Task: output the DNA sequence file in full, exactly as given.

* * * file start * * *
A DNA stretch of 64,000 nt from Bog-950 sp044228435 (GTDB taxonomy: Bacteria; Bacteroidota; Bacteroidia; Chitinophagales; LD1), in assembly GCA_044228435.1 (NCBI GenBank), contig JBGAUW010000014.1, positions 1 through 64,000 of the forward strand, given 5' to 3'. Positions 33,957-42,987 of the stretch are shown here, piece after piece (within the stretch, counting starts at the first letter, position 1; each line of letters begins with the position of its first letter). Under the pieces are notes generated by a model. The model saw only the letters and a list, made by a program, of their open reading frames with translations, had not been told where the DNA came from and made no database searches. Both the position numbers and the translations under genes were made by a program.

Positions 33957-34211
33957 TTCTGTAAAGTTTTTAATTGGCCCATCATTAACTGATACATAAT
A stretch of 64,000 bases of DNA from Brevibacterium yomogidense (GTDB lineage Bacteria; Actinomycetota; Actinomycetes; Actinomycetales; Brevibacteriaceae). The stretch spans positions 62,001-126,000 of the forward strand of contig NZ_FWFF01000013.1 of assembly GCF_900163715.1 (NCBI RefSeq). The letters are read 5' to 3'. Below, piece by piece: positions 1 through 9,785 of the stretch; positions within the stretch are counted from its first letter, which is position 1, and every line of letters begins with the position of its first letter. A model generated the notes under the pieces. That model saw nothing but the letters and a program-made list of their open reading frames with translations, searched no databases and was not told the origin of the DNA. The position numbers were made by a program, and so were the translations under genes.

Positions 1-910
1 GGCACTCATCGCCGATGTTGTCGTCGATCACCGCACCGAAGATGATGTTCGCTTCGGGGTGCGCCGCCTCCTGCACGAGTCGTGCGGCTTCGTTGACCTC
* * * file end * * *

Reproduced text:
A DNA stretch of 64,000 nt from Bog-950 sp044228435 (GTDB taxonomy: Bacteria; Bacteroidota; Bacteroidia; Chitinophagales; LD1), in assembly GCA_044228435.1 (NCBI GenBank), contig JBGAUW010000014.1, positions 1 through 64,000 of the forward strand, given 5' to 3'. Positions 33,957-42,987 of the stretch are shown here, piece after piece (within the stretch, counting starts at the first letter, position 1; each line of letters begins with the position of its first letter). Under the pieces are notes generated by a model. The model saw only the letters and a list, made by a program, of their open reading frames with translations, had not been told where the DNA came from and made no database searches. Both the position numbers and the translations under genes were made by a program.

Positions 33957-34211
33957 TTCTGTAAAGTTTTTAATTGGCCCATCATTAACTGATACATAAT
A stretch of 64,000 bases of DNA from Brevibacterium yomogidense (GTDB lineage Bacteria; Actinomycetota; Actinomycetes; Actinomycetales; Brevibacteriaceae). The stretch spans positions 62,001-126,000 of the forward strand of contig NZ_FWFF01000013.1 of assembly GCF_900163715.1 (NCBI RefSeq). The letters are read 5' to 3'. Below, piece by piece: positions 1 through 9,785 of the stretch; positions within the stretch are counted from its first letter, which is position 1, and every line of letters begins with the position of its first letter. A model generated the notes under the pieces. That model saw nothing but the letters and a program-made list of their open reading frames with translations, searched no databases and was not told the origin of the DNA. The position numbers were made by a program, and so were the translations under genes.

Positions 1-910
1 GGCACTCATCGCCGATGTTGTCGTCGATCACCGCACCGAAGATGATGTTCGCTTCGGGGTGCGCCGCCTCCTGCACGAGTCGTGCGGCTTCGTTGACCTC